Mediation is an approach to settling disputes and reaching an agreement on issues such as finances or child care. It requires the co-operation of the two parties, no-one can be forced to attend mediation. The process typically involves the couple attending a series of face to face meetings in the presence of a mediator, who facilitates the discussion. Mediators can be, but are not always, legally trained.
The Mediation Process
Mediation is flexible and confidential. It gives you and your spouse a way to settle the conflict between you, which is natural and inevitable, in a way that helps you to work together as parents after your divorce. Mediation tends to work well where the couple are still on talking terms and each party is willing and able to discuss the issue.
The mediator remains neutral between the husband and the wife. That means the mediator can't give advice to either party, and also can't act as a lawyer for either party. What the mediator can do, though, is to point out in open session to both spouses things that each of them should be aware of about what they're trying to accomplish. That open and free exchange of information frees up both spouses to negotiate with each other in confidence. Because both spouses are working with the same base of information, it usually takes far less time to negotiate a resolution that makes sense to both spouses.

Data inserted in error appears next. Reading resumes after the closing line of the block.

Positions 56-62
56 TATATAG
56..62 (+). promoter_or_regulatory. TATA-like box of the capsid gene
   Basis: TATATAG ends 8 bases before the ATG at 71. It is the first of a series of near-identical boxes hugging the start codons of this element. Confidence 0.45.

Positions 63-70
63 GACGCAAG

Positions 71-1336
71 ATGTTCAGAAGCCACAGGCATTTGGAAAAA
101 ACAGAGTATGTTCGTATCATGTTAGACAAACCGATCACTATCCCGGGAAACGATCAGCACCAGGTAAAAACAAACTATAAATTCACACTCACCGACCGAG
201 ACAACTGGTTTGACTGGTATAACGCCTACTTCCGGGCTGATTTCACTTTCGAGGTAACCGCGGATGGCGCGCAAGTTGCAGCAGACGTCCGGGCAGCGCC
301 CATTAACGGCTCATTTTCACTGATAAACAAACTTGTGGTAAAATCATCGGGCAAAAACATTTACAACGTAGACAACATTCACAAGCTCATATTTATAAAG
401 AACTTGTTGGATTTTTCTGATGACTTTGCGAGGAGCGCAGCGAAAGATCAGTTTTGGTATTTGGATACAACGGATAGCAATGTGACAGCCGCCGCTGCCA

Mediation can stall or breakdown where there is a material disagreement over the facts, for example where wife believes husband has an off-shore bank account and he denies it. For this reason couples undergoing mediation should still complete the full disclosure process using Form E.
One of the obvious benefits of Mediation is that it is potentially much cheaper than engaging in a legal battle, costing a few hundred pounds rather than tens of thousands.
However, it does not eliminate the need for solicitors. In fact mediation works best where each party has the back-up of a solicitor. The solicitor can advise their client between mediation sessions and when agreement is reached the solicitor can put that agreement into a binding legal document called a Consent Order. The Consent Order will then be ratified by the court.